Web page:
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Technical electronic signature implementation

Understand the electronic signature protocols

Seeing as the subject requires strong legal expertise, we will try to make it as accessible as I can, and we are only going to tackle the fundamentals.

What is an electronic signature?

An electronic signature (or e-signature) is a legal way to get consent or approval of electronic documents. It can replace a handwritten signature in any process. Security is frequently split into three levels: simple, advanced, and qualified.


The simple electronic signature has a low level of security. With that, we don’t have any real evidence as to who the signer really was. We don’t have the mandatory technical feature, but it is recommended to have a phone number validator. It works for simple contracts: insurance, opening bank account, employment contract, lease contract, etc.


This type of electronic signature has legal validity (example regulate in EU by eIDAS; ETSI) with a much higher level of security. It must validate the identity of the signer. For this reason, our technical implementation will need to validate both the identity and the phone number. This level of security is mandatory for complex contracts: sales agreements, credit contracts, life insurance, etc.


The qualified electronic signature offers a better level of security, it is the strictest and most complex of the three. Moreover, it is considered, all across the EU, as the legal equivalent of a handwritten signature. It uses the same criteria of the advanced electronic signature, plus an in-real-life identity validation. The user will be provided with a hardware device (such as a USB key, with a token on it) in order to validate their identity during the signing process. As this process can get pretty complex, I highly recommend reaching out to signing services (YouSign, SignEasy, DocuSign, and so on) in order to get more information.

Technical approach

You will find many services providing electronic signing, with different prices, contract authorization, and more. But, in the online documentation of service you will often find this signature workflow:

E-signature workflow
  • Contracts authorization EU only
  • Good customer service
  • Contracts authorization Worldwide
  • Custom document Template is well-thought-out
  • Price: with a trial plan, then starting at 8$/month

Basic implementation with YouSign

Now, we will see how to implement a simple solution, using YouSign. If you want to learn more, I recommend looking at the very well-built documentation. The goal of this part is not to provide a deliverable at the end of the step, but more to explain to you the different steps of the electronic signature flow including a third-party service. Best practices can differ according to the API provider you choose, but in our case, we will do a basic implementation, using YouSign.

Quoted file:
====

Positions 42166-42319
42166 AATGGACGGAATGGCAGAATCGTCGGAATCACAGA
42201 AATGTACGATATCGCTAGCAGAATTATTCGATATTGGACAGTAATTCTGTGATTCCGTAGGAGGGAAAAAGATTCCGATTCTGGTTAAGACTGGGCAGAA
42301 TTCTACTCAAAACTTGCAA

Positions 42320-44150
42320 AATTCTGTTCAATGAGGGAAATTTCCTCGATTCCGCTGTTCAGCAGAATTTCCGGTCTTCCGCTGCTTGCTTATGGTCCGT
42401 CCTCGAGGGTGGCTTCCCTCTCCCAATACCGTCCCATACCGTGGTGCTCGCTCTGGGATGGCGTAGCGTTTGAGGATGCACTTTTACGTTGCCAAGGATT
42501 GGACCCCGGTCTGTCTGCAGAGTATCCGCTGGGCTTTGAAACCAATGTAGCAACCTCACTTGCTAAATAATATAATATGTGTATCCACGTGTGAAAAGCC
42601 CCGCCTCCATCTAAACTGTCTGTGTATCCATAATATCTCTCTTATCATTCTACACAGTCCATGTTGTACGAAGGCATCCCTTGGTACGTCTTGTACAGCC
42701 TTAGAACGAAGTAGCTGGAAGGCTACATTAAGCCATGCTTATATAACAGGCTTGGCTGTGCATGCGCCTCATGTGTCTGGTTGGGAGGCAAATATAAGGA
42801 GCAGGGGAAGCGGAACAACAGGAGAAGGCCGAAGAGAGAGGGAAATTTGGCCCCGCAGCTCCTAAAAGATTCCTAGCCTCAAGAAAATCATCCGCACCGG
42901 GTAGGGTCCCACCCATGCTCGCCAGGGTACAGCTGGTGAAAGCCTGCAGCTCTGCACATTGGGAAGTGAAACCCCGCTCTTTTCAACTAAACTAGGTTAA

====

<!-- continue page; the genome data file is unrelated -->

Upload file

POST {{API_URL}}/files
First, we need to upload the file, we would like our users to sign.
The content must be converted in base64 without the header in the body.
(remove header: data:application/pdf;base64)

Parameters: POST /files

Create procedure

POST {{API_URL}}/procedures
This step allows you to link, the previously added document and the information of the signer.

Parameters: POST /procedures
  • a “start” boolean set to true
  • a “fileObjects”, with the file’s id in it
  • potential extra mentions
  • position of the signature (in my example, on page 1, positioned at “57,50,155,100”)

Sign document with SMS

Now, we are on the signatory side and we want them to validate (sign) our document. This is a mandatory step that needs to be done using a mobile phone. So, we need to send an SMS, with the following request, from which you will need to save the authentication id (from the response):

Parameters: POST /operations
Parameters: PUT /authentications/sms/{{AUTHENTIFICATION_ID}}
  • draft: The signing process has not started, so no one can sign it. But it is possible to edit the procedure.
  • active: Members can sign the document.
  • finished: All members have finished sign the document.
  • expired: You can set an expiration date in the expiresAt field. After this date, members can't sign it anymore.
  • refused: At least, one of the members decided to refuse the procedure.


Voilà, to summarize before going into the code, please determine your level of electronic signature and whether the provider’s API meets the need for your context of use.



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